Build and design
Once their super-soft pads (they’re actually covered in Alcantara – suede-like material more commonly used on car seats) bear-hug your ears, it’s hard to part with them.
Comfortably enveloping and roomy inside, they’re the sort you could fall asleep wearing and they make perfect company to carry you through album after album. Peel off the pads and you’ll get a glimpse of the 40mm neodymium drivers buried inside the earcups.
The oval cups might be big (not monstrously so), making them less-than-ideal travel partners, but their aluminium alloy and carbon-fibre construction mean they’re surprisingly light at only 286g.
Make sure you have a decent DAC/headphone amp – like the Audiolab M-DAC – to get the most from your music
That makes it easy for the headband, which rests lightly on your head thanks to two strips of leather cushioning.
Flexible and easily stretchable, they’ll comfortably accommodate any head size.
A dual-exit cable – one wire connected to each earcup – has a 3.5mm end that fits into your portable device, but a 6.5mm gold-plated adapter for use with higher-end systems comes supplied too.
Also in the box is a hard-shell travel case, as well as an extra cable and pair of ear pads to swap in when the others eventually wear out.
More after the break
And you’ll want them to last as long as possible – the Shures perform superbly. You only need a moment with them to appreciate their dynamic and diligently detailed sound.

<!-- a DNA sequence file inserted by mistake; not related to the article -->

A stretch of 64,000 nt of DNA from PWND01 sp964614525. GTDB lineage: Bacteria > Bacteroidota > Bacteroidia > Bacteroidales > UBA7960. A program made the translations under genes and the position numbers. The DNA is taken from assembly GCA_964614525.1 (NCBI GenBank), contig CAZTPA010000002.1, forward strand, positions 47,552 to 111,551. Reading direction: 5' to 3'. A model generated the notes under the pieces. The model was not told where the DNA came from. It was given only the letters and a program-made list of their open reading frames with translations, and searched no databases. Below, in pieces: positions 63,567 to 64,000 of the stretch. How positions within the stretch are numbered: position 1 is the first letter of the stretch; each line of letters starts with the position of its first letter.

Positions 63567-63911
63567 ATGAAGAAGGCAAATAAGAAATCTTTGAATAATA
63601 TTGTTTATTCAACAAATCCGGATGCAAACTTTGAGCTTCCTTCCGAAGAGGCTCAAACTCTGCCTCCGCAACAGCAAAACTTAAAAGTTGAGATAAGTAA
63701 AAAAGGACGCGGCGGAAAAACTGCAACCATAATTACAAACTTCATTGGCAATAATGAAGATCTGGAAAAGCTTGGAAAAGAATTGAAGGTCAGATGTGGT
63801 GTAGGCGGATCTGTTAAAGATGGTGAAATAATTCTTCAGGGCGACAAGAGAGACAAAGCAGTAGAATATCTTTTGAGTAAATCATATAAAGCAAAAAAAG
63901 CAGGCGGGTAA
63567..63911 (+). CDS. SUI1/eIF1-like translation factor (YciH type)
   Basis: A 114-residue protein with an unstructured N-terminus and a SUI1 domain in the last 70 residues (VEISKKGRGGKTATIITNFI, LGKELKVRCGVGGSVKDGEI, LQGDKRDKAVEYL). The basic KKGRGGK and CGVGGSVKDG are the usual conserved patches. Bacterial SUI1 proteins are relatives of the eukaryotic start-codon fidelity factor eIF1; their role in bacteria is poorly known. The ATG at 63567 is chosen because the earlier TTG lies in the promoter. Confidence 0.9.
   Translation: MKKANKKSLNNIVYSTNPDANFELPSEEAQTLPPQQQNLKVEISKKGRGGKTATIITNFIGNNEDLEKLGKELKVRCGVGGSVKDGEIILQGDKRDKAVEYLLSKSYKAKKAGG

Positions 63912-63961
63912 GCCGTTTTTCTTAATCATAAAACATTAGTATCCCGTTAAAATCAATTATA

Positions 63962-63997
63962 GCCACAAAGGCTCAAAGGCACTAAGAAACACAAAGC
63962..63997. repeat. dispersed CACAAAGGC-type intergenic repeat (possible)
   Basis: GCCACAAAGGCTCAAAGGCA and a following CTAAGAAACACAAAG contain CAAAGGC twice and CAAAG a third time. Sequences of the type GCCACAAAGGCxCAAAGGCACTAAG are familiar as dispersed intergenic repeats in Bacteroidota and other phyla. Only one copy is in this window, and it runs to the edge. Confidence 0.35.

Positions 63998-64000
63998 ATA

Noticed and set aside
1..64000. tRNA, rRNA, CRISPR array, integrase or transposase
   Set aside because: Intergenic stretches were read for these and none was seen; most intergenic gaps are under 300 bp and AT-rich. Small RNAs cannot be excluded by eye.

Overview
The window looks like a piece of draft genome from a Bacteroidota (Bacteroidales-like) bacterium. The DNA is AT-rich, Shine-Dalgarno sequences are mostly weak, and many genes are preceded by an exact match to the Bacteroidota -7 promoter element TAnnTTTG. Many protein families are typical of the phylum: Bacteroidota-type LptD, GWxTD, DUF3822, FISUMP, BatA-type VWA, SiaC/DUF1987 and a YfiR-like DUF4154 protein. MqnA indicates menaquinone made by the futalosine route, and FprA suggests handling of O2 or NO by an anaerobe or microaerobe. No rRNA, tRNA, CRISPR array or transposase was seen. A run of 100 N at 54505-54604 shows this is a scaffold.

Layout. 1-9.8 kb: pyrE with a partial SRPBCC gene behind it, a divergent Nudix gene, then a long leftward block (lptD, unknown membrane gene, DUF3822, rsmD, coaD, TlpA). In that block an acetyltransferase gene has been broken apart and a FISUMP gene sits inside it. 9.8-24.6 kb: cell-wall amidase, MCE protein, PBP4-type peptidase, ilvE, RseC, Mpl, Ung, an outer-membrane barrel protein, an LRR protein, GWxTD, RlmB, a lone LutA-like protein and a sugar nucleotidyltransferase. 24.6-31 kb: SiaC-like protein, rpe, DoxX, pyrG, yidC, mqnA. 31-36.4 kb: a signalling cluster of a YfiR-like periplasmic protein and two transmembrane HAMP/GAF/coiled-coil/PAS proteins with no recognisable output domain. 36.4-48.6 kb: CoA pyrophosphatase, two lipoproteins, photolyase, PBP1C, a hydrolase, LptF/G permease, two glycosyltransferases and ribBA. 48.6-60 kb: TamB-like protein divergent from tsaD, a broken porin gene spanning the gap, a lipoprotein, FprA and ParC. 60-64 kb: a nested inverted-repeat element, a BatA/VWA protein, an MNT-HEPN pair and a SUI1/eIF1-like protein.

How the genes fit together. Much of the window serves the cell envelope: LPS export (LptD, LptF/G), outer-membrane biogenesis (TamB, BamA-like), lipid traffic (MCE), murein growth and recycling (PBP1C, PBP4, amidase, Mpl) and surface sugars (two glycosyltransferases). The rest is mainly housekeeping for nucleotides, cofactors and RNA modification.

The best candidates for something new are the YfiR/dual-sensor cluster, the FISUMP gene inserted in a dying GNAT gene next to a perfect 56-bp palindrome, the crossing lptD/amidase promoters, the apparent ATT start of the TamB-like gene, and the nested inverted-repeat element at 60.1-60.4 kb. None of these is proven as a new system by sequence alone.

Their broad sonic presentation serves up a nice spread that’s easy on the ears, and their balance never leans either side of neutral. Play something upbeat such as Michael Jackson’s Billie Jean and the Shures are fanatical: they hit hard on the distinct bassline, and their fast, nimble manner handles the song’s subtle rhythmic shifts effortlessly. Bubbly and naturally musical, they are a real treat to listen to.
As well as producing a brilliant sound, these headphones have excellent comfort
Bringing them down a notch with the introductory piano sequence in Daft Punk’s Within, there’s a seamless fluidity to notes that lesser cans struggle to match, and stark insight into each struck key.
Dynamically, they are really telling, and the subtlety they unmask is truly class leading. The Shures really do lay music bare, regardless of genre. After the energy of Daft Punk, we quieten down with The Sundays’ Wild Horses and the 1540s hang onto every quiver of Harriett Wheeler’s soaring vocals.
The acoustic-led instrumental accompaniment is clear and textured, and the intricate strings of notes are tangible.